The Companies Act 2013, which was enacted by the Indian Parliament, serves as the cornerstone of the country’s company law, replacing its predecessor, the Companies Act 1956. Receiving presidential consent on August 29, 2013, it was implemented gradually, with Section 1 becoming effective the following day, on August 30, 2013.
Here is a guide by Entrepreneurs Today on the different types of companies under the Companies Act, 2013, based on which you can register your business.
One person company
According to the act, an OPC can have only one member who can also be the director. The member should also be a ‘resident of India’ and must have spent at least one hundred and eighty-two days in India in the previous fiscal year. The person can also be a member of just one OPC. Section 2 (62) says,
“One person company means a company which has only one person as a member.”
What are the advantages?
- One of the advantages of having an OPC is that in case the creditors are ever sued, they will be suing the OPC and not the member. So, in a way, it provides legal protection to the member.
- OPCs also make funding much easier. It’s a known fact that venture capitalists, angel investors, and banks prefer investing or lending to companies over proprietorships (as there is no legal distinction between the owner and the business entity), making funding easier.
- OPC enjoys exemptions in certain compliances under the Companies Act, 2013, such as not needing a cash flow statement and allowing the director, not the company secretary, to sign certain documents.
- Requires only one member and one nominee, who can also be the director. There is no minimum paid-up capital requirement, making incorporation easier compared to other company forms.
- Run by a single individual, leading to quicker decision-making and smoother management without conflicts or delays.
- Despite having only one member, OPC allows for perpetual succession by appointing a nominee who takes over in case of the member’s demise.
Private Limited Company
In a private limited company, the number of members cannot exceed 200. Also, there should be a minimum of two members in the private limited company. Moreover, the members of the private limited company are not allowed to transfer their shares. Section 2 (68) of the Companies Act, 2013 defines a private company as:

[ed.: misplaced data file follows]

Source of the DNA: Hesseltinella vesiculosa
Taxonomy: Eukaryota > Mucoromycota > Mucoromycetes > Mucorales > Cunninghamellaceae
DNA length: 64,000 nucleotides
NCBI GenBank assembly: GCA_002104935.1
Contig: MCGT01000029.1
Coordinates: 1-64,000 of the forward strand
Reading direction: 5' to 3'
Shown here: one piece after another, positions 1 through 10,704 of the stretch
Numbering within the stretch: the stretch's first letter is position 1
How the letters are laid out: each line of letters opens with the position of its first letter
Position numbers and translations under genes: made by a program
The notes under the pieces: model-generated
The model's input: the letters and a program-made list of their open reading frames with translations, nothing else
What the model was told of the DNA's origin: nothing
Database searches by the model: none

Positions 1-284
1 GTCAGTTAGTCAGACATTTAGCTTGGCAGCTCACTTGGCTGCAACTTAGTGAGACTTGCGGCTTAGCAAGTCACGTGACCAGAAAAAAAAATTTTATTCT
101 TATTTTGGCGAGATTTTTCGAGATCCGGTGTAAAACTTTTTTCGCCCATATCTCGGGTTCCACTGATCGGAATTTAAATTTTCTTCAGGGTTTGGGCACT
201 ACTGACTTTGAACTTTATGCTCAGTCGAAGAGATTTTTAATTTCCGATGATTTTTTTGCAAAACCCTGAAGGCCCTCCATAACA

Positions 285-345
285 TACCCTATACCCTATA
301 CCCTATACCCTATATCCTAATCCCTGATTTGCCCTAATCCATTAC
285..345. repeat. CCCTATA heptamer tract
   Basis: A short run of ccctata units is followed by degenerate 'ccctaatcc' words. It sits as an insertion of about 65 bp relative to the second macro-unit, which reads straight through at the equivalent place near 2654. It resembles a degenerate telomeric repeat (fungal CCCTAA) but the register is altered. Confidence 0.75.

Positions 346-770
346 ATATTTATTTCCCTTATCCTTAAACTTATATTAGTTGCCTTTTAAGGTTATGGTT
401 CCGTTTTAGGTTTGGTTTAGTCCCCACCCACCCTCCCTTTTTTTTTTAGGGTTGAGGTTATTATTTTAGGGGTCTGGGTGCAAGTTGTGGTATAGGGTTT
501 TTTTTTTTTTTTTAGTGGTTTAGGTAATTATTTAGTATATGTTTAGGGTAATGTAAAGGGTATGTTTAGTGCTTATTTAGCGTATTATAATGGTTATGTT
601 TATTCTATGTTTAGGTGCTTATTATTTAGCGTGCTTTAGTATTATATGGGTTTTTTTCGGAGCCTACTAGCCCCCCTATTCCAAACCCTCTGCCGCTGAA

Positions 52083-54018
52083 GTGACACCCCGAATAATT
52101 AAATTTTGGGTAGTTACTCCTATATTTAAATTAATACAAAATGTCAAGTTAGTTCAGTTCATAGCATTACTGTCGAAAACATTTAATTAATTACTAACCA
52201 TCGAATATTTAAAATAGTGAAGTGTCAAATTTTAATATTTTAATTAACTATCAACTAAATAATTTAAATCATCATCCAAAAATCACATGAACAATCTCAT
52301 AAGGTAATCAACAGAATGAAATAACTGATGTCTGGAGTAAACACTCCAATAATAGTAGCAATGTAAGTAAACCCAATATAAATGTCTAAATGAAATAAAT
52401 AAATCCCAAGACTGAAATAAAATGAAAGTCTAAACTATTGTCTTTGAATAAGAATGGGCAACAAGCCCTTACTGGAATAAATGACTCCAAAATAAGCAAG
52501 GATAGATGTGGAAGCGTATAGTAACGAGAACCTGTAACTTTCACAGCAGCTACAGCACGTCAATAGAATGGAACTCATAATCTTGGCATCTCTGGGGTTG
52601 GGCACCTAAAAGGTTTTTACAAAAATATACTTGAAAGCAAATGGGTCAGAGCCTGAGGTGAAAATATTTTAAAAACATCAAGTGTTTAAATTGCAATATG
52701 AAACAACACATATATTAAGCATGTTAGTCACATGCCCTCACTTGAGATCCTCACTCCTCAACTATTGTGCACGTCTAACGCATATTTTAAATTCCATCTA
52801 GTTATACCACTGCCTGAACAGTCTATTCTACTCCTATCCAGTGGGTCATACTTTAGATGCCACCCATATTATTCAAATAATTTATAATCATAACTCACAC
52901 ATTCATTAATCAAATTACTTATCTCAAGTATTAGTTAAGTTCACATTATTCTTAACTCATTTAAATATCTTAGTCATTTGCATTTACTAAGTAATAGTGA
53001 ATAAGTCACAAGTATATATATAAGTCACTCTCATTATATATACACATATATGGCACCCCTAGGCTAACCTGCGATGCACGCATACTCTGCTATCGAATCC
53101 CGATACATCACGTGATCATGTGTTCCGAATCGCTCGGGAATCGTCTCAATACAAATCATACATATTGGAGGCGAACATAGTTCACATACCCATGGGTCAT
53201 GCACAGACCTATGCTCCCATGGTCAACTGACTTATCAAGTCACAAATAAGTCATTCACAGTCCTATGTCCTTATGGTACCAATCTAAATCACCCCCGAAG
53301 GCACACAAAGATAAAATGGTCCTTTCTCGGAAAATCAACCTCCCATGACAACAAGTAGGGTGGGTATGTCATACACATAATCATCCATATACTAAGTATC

“A Company having a minimum paid-up share capital as may be prescribed, and which by its articles,— (i) restricts the right to transfer its shares; (ii) except in case of One Person Company, limits the number of its members to two hundred; (iii) prohibits any invitation to the public to subscribe for any securities of the company.”
What are the advantages?
- One advantage is that the members aren’t personally liable for company debts; their private assets are protected.
- Also, a private limited company requires only two shareholders to start, unlike public companies, which need seven.
- The company continues as a legal entity until it is legally closed, unaffected by member departures or deaths.
- Preferred by foreign investors due to stringent compliance, data transparency, and adherence to regulatory norms. Foreign entrepreneurs can also be directors with an Indian resident director, making it attractive for foreign investments.
- Independent entity that is unaffected by changes in shareholders or directors. Survives even if members leave or go bankrupt, maintaining legal existence.
- Can possess movable or immovable property, with company assets and liabilities separate from shareholders. Liabilities are settled in a specified order during dissolution, reducing shareholder liability.
- Higher borrowing potential with access to various funding sources. Banks and financial institutions favor private limited companies due to transparency, compliance, and government data availability.
In part two of the article, we will take a look at the other types of company structures under the Companies Act, 2013.
To read more, head to this page: Part 2: Choosing the Right Company Structure for Your Business Under the Companies Act, 2013